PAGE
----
Praline is right, it's this kind of organization with room for diversity that makes the difference. Katia actively encourages independent artists on the grid, and they make a point of showing up to see exhibitions, and offering landmark links to shows and installations, wherever they may be in opensim.
Praline B: What I love here is this mix between reality and new creative territories. Also, its very important , to feel you are not alone, to feel friends around you. You may stay alone and work and you may have them around you for all discussions around your doubts! I really enjoy the spirit around Frangogrid, people here knows what they want, be happy in their projects and share this happiness and in the build, you have always people to help you, to push you more further.
         Another aspect of Parc Des Arts is the big AIDS memorial. It's a reminder, as Katia said, of the people who haven't made it, love ones lost... but also a celebration of the ones still fighting, still fighting in elegant clouds of red. Extremely effective. On the other side, the 'protected' obelisk that reminds us all that this is a very French grid. I totally love it.
         Terra Mater is Cherry's home sim, scroll through in this blog and you'll find a post about it ages back. It's another great feature of Francogrid, well of open sim in general. You've got the space to keep up builds that in SL would have to come down for reasons of space. 
          Here, Cherry can maintain a big install like Red Riding Hood (built for SL in collaboration with soror Nishi and Fragile Fanou, as well as her Collection, and still have room for more. Cherry's latest venture is learning anough Blender to make all her own mesh and leave the full perm sculpties and mesh of the past behind her. But art breeds art, doesn't it? Perhaps more installs, and photography, or machinima?
Cherry Manga: I think la collection is one old work I like still thinking it's like wine, goes good with time lol.  I don't want to inspire art, but creativity, I want people imagine they can be free from reality here, physics, imagination, there's no limit. I wish people creative and dreamy, not specially arty.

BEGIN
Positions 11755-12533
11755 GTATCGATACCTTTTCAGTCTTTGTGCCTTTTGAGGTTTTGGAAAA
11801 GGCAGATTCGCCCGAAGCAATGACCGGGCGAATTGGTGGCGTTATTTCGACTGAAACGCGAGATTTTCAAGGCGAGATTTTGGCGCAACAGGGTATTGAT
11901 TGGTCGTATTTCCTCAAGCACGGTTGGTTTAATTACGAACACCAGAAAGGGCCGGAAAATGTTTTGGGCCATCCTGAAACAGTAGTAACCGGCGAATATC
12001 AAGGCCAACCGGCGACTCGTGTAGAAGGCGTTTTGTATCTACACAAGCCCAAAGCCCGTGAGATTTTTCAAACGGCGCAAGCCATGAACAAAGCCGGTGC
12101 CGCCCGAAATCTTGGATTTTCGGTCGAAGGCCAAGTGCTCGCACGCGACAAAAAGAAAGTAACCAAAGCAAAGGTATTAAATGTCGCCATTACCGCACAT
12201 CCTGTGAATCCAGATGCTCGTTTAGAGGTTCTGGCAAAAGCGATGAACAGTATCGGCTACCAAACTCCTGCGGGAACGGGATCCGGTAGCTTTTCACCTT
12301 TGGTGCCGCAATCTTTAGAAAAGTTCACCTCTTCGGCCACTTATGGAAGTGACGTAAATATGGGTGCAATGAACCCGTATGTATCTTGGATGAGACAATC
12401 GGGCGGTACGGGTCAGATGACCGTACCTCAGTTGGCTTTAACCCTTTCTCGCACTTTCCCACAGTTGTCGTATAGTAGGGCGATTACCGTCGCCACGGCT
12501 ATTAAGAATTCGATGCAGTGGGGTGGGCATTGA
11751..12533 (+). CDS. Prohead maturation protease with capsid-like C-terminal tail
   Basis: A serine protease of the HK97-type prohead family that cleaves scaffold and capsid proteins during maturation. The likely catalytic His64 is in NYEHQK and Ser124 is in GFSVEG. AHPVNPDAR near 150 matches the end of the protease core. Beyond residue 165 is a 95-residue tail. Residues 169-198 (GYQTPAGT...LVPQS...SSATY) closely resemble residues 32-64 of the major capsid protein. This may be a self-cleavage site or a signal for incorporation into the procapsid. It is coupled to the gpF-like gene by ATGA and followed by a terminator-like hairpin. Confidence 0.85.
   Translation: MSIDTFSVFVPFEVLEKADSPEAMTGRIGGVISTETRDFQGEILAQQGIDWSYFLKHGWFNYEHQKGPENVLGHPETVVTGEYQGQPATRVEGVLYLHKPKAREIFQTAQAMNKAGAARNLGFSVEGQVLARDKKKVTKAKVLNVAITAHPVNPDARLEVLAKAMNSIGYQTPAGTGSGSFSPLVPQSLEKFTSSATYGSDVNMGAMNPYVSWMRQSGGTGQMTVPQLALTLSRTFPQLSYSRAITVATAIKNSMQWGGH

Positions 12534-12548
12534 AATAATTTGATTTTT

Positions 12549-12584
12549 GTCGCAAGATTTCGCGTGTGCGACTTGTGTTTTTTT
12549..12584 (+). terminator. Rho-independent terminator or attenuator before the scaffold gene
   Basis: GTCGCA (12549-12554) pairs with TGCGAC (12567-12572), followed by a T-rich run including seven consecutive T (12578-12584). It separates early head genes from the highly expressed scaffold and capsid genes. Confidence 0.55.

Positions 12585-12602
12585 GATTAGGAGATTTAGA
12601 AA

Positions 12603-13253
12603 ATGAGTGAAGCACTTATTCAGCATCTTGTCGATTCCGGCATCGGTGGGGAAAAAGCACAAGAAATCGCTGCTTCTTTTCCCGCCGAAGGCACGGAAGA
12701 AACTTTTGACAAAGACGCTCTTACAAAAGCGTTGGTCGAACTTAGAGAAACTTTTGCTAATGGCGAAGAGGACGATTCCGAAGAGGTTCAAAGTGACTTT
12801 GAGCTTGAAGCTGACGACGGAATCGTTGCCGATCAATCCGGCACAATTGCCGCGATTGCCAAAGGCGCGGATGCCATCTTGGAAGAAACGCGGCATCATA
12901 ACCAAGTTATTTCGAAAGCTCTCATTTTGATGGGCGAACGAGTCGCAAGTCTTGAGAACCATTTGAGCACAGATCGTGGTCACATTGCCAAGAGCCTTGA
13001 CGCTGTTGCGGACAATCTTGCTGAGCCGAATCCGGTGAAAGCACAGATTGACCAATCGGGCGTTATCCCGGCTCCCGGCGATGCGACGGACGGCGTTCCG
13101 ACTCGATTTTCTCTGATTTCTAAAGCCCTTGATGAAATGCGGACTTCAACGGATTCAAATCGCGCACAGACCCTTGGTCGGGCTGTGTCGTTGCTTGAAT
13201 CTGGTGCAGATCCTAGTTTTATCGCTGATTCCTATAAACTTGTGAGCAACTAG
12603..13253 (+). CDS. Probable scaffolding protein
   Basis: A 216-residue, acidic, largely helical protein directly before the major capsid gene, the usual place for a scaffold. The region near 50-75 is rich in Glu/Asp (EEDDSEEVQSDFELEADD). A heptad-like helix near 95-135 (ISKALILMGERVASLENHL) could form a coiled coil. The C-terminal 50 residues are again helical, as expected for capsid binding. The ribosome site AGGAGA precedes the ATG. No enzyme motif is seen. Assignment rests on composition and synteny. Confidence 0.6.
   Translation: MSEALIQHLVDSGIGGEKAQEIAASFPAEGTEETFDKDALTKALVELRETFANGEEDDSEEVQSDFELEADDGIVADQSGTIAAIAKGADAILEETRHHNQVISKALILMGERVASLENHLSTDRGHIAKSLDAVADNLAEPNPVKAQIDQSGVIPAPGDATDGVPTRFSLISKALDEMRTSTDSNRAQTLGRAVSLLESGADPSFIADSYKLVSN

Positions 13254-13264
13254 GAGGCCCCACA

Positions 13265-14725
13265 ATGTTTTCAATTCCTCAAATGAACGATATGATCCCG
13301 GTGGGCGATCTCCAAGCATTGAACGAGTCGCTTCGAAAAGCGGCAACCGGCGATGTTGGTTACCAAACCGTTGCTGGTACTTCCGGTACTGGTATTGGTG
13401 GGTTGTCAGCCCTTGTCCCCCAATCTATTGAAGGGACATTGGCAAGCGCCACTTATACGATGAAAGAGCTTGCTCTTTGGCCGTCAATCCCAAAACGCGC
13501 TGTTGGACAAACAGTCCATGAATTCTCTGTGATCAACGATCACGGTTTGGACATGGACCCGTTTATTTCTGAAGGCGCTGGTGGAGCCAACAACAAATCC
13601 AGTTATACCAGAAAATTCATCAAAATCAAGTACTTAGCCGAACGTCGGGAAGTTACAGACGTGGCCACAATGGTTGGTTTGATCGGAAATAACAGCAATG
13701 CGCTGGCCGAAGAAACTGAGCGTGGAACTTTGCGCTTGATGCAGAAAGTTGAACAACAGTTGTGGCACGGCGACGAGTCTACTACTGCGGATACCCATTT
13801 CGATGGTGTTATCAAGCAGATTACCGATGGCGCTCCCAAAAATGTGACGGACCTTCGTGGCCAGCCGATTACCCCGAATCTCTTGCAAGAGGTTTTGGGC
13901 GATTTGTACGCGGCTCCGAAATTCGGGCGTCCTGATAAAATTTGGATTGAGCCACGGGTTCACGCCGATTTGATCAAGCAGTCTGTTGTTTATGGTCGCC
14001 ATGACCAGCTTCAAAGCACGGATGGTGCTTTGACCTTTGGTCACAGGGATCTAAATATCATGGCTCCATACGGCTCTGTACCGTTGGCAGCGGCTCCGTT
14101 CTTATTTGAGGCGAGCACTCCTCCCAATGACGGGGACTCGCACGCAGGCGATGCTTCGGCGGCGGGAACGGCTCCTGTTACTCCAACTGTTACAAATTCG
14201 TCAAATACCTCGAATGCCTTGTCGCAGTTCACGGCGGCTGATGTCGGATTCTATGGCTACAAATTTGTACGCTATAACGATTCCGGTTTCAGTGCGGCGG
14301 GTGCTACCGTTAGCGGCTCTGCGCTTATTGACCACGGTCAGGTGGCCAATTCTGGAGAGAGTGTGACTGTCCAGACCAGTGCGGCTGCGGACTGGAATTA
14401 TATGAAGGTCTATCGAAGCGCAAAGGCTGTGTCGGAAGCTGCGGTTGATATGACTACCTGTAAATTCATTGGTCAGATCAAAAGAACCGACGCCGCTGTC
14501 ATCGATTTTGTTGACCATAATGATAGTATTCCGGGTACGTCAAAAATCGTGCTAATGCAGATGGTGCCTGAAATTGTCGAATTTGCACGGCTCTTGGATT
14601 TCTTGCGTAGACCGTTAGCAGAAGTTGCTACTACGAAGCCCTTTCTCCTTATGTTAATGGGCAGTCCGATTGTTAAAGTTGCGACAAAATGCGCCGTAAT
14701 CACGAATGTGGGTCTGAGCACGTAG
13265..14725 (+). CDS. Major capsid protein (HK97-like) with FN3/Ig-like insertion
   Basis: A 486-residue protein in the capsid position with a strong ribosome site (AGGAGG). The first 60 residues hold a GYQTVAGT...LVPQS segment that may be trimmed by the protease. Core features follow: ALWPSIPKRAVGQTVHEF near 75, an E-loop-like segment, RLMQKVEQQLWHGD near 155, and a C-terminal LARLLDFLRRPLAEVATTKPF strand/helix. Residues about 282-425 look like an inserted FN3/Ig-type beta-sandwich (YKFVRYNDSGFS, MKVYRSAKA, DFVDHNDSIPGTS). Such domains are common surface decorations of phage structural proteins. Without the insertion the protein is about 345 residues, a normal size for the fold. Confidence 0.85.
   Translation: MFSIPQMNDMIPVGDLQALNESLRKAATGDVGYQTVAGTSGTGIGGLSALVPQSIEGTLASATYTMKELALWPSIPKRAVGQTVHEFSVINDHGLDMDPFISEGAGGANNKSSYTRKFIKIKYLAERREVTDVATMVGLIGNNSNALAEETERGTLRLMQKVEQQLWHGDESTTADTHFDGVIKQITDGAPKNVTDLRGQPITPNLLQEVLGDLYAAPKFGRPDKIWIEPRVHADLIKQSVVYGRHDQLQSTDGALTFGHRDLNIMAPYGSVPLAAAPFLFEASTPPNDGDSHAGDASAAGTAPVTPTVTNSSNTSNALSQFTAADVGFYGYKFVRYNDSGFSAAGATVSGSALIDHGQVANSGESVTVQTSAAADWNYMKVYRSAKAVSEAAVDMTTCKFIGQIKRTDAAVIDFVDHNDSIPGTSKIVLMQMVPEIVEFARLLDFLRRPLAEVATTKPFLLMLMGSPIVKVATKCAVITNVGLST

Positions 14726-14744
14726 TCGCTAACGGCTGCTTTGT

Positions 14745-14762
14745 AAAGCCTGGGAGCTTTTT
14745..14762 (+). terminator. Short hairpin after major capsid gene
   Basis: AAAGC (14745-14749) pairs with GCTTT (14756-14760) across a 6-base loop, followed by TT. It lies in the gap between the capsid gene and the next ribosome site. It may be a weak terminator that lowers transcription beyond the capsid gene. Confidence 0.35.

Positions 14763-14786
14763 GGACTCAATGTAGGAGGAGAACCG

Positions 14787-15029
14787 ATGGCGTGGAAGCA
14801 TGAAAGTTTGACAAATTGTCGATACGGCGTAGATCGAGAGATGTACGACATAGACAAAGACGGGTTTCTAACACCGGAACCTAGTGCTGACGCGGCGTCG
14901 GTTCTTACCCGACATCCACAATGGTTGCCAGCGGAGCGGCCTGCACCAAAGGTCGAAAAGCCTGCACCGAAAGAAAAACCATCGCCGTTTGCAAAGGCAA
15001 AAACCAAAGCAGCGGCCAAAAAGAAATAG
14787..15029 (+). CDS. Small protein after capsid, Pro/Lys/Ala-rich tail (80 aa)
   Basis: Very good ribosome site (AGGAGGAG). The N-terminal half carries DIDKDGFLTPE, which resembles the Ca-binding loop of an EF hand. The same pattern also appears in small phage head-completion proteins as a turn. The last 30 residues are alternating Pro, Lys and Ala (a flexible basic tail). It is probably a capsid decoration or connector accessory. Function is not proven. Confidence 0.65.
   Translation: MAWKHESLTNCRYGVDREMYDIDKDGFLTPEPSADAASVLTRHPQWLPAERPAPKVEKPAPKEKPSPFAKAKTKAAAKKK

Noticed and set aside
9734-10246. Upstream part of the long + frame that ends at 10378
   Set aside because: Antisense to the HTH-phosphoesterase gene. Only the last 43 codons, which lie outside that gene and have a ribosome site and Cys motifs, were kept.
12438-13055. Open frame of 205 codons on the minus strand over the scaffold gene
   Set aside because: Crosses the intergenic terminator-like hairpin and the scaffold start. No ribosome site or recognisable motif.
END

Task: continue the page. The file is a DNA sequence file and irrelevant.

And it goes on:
Praline B: Cherry Manga absolutely has a great impact on the grid. She is very strong and her artwork talks for her.  think that opensim and Francogrid  gave Cherry a new boost. Here she has the time to learn more technical stuff and with her talent is amazing. 
omg DJ Phil he is such a hot bunny
         So, what is the future for Francogrid? More art, more fun, more family! They also encourage all to make an avatar here, so you can enjoy Voice in all its splendor. There are some things hypergridding doesn't quite do right. 
Praline B: I think that is the magic side of this grid if someone is a true one a real creator, all the grid is under the charme. That gives to the community the desire to put the level more high and that is a very good thing, that is what i was expected here.  I think we will see the same phenomena in opensim now because of LL politic for one part and in another part because open simulator is now more efficient. ssm our President confirms that he would love that we have here at Francogrid one region for permanent exhibits and one devoted to the artist in residency; a season for exhibits and artists in residency here.
         So might that be you, the 'artist in residence?' Might be worth a thought.... and in the meantime, drop in on this exquisite grid and its happy denizens.   

Saturday, February 1, 2014

Artz and Mindz : Visions of InWorldz

O Canada

        If you like visions of flight, then you should get over to  InWorldz  soon to see the latest edition of the Dreamz & Visionz Art Festival. This time the theme is 'Wings' and there are some diverse, beautiful and thoughtful installations. This delicious mind game is called 'Cloud's Gate' by Ub Yifu